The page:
The family of the late Bob Marley just settled a legal dispute with Todd Graves and his Raising Cane chicken finger chain’s use of the One Love slogan, made famous by the reggae prophet.
Since 2001, Graves has used the One Love motif on souvenirs and branding materials, according to the Marley estate’s Fifty-Six Hope Road. But the estate has been using it since 1999 and selling the licensing rights to those who want to use the One Love trademark for a price.
Bob Marley’s estate filed suit first, then Graves counter-sued, asking for judicial clearance to continue to use the slogan to one of Bob Marley’s most famous songs (so famous they just paid tribute to him in his brief home of Wilmington, Delaware, by naming another place One Love Park).
But after one of Marley’s daughters, Cedella Marley, met with Graves late in the week, the estate’s lawyer, Timothy Ervin, released a statement on Friday, according to the Post and Courier, that “Hope Road is glad the matters have been settled upon mutually agreeable terms.” Those terms were not disclosed, and the Marley estate added that it wouldn’t comment any further.
Earlier, both parties had withdrawn their lawsuits from the docket of Chief U.S. District Court Judge Brian Jackson. Graves was quoted in Baton Rouge, Louisiana, as saying that the two sides had reached a “mutually beneficial agreement.”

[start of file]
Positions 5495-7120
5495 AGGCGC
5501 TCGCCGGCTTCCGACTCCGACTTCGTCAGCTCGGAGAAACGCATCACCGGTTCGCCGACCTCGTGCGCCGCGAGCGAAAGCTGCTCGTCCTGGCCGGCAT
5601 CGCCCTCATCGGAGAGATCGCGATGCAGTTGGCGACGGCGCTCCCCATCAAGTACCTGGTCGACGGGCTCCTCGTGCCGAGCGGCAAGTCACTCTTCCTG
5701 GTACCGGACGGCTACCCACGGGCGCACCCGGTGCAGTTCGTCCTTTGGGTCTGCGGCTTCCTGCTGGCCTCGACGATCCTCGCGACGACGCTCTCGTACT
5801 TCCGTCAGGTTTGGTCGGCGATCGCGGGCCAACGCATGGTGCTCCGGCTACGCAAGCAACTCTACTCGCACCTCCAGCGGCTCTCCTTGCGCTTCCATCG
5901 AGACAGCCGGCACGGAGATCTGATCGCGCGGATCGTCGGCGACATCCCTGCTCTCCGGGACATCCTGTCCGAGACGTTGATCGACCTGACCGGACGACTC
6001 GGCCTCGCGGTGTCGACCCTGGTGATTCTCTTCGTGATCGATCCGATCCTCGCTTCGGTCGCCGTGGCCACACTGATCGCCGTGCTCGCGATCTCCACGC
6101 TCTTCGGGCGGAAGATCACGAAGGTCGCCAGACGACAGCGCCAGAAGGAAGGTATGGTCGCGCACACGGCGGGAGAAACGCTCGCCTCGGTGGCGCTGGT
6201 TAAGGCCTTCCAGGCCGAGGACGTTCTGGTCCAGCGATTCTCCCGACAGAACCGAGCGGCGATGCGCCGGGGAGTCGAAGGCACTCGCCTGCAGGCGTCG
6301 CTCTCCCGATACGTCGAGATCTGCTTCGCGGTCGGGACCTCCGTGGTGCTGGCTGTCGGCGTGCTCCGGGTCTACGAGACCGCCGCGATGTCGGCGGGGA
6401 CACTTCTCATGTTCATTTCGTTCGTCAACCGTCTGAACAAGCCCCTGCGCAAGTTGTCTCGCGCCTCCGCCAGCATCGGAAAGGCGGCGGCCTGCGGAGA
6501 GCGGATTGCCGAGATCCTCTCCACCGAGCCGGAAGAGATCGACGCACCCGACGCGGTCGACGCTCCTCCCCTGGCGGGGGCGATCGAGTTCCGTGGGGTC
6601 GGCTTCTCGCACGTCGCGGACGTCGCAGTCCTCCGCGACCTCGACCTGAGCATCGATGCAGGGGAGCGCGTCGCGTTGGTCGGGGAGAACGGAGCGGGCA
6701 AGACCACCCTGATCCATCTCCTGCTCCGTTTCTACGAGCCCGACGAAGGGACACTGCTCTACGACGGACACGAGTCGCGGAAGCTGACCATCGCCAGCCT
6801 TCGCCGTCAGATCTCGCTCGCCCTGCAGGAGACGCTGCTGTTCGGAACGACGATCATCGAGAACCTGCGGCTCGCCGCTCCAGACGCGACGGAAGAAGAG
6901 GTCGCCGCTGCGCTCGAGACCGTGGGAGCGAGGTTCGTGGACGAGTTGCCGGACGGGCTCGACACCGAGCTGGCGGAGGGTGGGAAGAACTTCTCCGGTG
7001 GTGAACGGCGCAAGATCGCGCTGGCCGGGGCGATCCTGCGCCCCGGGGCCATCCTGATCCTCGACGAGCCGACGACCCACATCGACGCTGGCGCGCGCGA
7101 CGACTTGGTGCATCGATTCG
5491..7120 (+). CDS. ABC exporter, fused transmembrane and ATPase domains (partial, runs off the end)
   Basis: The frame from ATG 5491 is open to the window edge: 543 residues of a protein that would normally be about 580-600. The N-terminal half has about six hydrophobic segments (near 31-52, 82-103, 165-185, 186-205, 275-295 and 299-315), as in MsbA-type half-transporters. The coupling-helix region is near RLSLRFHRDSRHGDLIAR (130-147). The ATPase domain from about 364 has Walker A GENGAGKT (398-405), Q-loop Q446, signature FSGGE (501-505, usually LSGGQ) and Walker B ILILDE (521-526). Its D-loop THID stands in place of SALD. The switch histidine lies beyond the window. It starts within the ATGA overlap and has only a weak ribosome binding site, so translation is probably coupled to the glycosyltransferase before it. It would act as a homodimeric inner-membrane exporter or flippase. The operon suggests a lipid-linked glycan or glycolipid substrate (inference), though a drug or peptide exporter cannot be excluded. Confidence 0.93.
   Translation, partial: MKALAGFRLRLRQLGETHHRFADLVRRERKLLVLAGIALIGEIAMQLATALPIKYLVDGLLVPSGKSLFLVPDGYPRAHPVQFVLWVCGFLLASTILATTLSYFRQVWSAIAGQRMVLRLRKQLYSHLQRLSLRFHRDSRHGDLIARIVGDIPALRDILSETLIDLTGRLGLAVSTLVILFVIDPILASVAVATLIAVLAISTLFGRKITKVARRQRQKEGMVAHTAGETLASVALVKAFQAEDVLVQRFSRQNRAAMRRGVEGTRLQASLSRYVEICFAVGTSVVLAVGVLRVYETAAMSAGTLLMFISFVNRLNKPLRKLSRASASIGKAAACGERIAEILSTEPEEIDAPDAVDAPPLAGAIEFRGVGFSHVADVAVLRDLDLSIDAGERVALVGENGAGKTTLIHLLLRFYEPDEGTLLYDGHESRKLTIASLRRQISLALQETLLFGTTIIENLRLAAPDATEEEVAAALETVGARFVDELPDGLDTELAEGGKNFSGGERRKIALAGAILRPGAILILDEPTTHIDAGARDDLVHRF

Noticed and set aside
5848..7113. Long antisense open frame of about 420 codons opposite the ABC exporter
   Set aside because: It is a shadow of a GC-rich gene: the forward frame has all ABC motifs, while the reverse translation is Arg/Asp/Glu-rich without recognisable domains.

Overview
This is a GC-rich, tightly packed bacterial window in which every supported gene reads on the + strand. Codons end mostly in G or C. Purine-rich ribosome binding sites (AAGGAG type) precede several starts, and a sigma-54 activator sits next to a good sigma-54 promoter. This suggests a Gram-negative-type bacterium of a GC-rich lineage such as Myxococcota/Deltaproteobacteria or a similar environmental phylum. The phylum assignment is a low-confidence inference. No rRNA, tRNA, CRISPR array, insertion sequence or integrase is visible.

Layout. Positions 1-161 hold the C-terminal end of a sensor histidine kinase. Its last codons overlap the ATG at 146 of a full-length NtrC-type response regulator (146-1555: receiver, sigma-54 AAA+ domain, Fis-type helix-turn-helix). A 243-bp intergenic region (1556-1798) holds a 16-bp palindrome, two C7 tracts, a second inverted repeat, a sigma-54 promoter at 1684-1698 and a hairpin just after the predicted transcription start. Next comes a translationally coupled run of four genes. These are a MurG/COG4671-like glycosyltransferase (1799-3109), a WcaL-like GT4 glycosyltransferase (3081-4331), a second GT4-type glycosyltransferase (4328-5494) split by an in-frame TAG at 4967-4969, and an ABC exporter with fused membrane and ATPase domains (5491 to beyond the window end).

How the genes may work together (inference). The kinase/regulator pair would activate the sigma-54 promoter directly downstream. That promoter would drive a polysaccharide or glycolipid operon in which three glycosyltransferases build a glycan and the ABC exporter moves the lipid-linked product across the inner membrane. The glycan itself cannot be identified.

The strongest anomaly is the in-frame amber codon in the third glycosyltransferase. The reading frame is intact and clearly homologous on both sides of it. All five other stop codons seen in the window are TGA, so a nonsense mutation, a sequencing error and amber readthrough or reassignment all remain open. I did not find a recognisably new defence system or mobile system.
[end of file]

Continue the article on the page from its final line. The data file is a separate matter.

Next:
While the estate’s case can rest for now, another case involving Marley’s beloved “No Woman, No Cry” and 12 other songs is eking its way through a Jamaican court. Essentially: the owner of most of Bob Marley’s coveted catalog, Blue Mountain Records, is being accused by Marley’s founding publisher, Cayman Records, of cornering too many of the royalties.
What caused all this dispute? Cayman lawyer Hugo Cuddigan says Marley, who died at 39 in 1981, inked a deal for Cayman to publish the songs in 1973, but didn’t take any of the songwriting credits, doling those out to family members or, in the case of “No Woman, No Cry,” Vincent Ford, a Marley mentor who ran a Kingston soup kitchen until his death in 2008. Cuddington alleges Marley did this to sidestep his contract.
But, according to the House of Bob Marley, Ford had a great hand in the making of “No Woman, No Cry.” Even though Ford himself took no actual credit for writing the song, Marley claimed to have written the song at Ford’s side and under the sway of his inspirational example.
Ford encouraged the local youngsters he’d feed, Marley included, to express themselves through guitars they’d find lying around. One day, Ford heard Marley singing:
“I remember when we used to sit/In the government yard in Trenchtown.
Oba, ob-serving the hypocrites/As they would mingle with the good people we meet.
Good friends we have had, oh good friends we’ve lost along the way/In this bright future you can’t forget your past, so dry your tears I say…
No woman, no cry”
[Image courtesy of the Bob Marley estate]